The current advances in battery-driven devices such as smartphones and tablet computers have made these technologies invariably part of daily life, even in developing countries [12]. It has also increased the possibility of implementing more sophisticated algorithms such as the Pan-Tompkins method [33] on smartphones as shown in Figure 4. However, there is a significant trade-off as there will always be a power-consumption limitation in processing ECG signals on battery-operated devices. Therefore, prior to deploying any algorithm on modern mobile devices, comprehensive evaluation of the algorithm based on robustness to noise, parameter choice, and numerical efficiency is required to improve the quality of diagnosis with respect to processing time or power consumption. One of the recent studies that confirms this recommendation is done by Hyejung et al. [145] who developed a simple algorithm to detect QRS complexes for Holter devices. Their simple algorithm, which consists of bandpass filter followed by multiple thresholds, was faster and more efficient compared to relatively more complex methods [35], [146].

From top to bottom: Panel showing various clinically relevant parameters that are automatically detected including heart rate (HR) and RR interval; Panel showing the detected ECG signal, which is wirelessly streamed to the application; Panel showing the QRS detection with filled circle markers for the Q, R and S waves; Panel showing the detected beat-to-beat heart rate.

### Mobile Telemedicine Systems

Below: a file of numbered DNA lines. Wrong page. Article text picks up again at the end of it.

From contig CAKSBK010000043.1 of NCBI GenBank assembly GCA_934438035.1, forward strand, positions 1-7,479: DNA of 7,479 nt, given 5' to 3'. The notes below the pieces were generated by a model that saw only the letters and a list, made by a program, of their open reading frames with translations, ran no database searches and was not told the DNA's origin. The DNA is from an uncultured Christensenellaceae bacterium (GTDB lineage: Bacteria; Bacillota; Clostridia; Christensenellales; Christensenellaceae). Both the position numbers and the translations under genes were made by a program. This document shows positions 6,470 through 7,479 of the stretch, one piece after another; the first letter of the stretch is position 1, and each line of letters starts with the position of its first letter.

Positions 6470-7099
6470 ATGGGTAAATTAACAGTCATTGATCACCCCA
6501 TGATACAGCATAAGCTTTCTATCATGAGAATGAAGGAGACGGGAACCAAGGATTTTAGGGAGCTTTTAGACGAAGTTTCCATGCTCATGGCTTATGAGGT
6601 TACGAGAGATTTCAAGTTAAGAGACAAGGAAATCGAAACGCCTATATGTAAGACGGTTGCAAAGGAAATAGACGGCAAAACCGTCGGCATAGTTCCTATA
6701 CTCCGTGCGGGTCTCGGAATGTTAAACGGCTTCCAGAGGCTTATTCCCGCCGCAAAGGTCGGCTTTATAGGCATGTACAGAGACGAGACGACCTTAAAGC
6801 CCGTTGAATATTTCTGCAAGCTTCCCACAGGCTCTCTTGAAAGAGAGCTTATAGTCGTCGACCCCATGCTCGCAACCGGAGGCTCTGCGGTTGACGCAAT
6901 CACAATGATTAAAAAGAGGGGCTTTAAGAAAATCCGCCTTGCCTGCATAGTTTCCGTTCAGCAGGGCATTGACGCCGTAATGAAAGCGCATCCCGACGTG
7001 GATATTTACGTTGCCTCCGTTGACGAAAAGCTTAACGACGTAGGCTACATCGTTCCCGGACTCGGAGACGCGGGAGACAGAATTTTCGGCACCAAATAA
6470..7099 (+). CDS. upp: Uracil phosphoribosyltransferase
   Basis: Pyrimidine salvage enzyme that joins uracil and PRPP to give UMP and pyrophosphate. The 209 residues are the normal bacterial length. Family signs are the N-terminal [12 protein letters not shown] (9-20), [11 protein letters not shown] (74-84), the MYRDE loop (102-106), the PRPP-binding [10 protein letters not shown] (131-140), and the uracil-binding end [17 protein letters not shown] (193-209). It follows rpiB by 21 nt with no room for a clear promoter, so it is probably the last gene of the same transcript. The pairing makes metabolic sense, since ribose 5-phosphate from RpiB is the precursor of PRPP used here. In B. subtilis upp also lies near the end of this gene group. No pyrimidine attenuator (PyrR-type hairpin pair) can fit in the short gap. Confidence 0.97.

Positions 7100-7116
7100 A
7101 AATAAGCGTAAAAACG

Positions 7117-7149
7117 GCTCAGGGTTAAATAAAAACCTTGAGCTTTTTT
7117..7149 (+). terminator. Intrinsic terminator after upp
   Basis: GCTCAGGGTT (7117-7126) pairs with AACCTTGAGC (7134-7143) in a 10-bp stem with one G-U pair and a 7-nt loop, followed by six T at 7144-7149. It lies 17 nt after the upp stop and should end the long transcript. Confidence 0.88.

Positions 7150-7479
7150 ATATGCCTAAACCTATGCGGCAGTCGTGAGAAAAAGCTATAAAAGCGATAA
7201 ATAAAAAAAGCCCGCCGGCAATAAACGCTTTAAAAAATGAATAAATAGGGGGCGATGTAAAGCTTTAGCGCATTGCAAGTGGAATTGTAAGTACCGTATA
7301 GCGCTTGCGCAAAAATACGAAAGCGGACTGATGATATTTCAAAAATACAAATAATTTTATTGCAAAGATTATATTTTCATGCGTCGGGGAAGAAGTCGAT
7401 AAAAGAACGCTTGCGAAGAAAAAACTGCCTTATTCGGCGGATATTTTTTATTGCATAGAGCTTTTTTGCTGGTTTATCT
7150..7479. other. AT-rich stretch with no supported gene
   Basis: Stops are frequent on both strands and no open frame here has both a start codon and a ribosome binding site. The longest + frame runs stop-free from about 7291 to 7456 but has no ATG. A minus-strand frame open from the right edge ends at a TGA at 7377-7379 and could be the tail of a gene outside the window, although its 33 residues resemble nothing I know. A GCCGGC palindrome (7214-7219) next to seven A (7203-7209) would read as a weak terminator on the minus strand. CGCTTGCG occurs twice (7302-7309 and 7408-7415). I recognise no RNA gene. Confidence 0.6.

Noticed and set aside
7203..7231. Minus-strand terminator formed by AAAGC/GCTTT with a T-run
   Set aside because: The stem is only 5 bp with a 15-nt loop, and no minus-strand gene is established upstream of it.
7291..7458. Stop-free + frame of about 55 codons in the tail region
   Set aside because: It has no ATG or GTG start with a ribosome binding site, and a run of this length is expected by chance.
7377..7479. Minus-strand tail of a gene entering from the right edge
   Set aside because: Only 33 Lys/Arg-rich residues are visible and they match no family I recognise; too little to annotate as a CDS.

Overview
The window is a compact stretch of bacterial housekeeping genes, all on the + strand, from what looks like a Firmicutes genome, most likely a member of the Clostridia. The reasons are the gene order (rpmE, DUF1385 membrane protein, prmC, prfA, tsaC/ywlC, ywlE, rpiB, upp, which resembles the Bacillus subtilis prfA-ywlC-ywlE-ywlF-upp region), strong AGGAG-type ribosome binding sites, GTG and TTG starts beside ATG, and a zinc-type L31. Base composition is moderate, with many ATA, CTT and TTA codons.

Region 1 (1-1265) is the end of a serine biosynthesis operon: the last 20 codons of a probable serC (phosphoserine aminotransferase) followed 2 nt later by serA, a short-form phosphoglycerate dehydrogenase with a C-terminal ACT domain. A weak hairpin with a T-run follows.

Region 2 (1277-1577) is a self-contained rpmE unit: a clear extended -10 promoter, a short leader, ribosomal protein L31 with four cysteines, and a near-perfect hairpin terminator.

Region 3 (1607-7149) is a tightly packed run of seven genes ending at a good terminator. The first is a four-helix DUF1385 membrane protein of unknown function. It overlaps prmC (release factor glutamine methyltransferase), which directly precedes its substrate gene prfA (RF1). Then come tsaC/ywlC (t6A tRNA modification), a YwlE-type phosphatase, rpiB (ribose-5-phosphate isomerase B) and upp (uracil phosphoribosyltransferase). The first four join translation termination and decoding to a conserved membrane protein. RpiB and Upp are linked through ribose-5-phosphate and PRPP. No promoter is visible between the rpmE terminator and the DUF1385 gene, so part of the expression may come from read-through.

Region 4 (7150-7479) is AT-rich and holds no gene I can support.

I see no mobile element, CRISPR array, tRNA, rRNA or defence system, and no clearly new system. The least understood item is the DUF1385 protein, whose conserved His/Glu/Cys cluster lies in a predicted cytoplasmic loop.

Mobile telemedicine systems often use mobile phones/PDAs to just collect the ECG data–wirelessly or wired–and send them to a central monitoring station using GSM or internet for further analysis [147], [148]. In such cases, some analysis can be done locally on the smartphone before transmission; however, it is not always recommended as the transmission can consume more power than the ECG analysis itself [149]. There is no doubt that the essential quality for any algorithm used for real-time analysis is its simplicity (numerical efficiency), provided this does not decrease accuracy. The simpler the algorithm (while retaining accuracy), the faster it will be in processing large databases [35], [150], and it will consume less power for battery-operated devices [63], [142], [151]. Moreover, a simple algorithm also offers low cost of hardware implementation in both power and size for body sensor networks [152]. Sufi et al. [163] investigated three simple QRS algorithms suitable for mobile phones. The QRS enhancement phase of these algorithms consisted of amplitude, first-derivative, and second-derivative methods, while the QRS detection phase was threshold-based. They used simple methodologies for QRS enhancement and detection for implementation over mobile phones. This simplicity has been confirmed in Table 3 where it is evident that the first derivative and threshold are an efficient combination for detecting QRS if developed properly.

### Mobile Phone Applications

To demonstrate the importance of processing time on a mobile phone, a showcase is demonstrated in Figure 5 for three outdated mobile phones [63]. It can be seen that the Nokia 6280 consumes the least processing time, as shown in Fig. 5(c). As expected, the amplitude-based QRS enhancement technique was faster than the first-derivative and second derivative based techniques. In this study [63], the quality of ECG signals was discussed and the data used was relatively noise-free, as the ECG signal shown in Figure 2 illustrates. However, this does not mean that a simple (or faster) algorithm will be more accurate. For example, Figure 6 shows that a simple amplitude threshold or first derivative method does not emphasize the QRS complex for the case of paced beats (record 107) and inverted QRS complexes (record 108). Nevertheless, the Sufi et al. result is considered a foundational step for monitoring ECG signals using mobile phones, but their algorithm exhibited some limitations in terms of memory and processing time.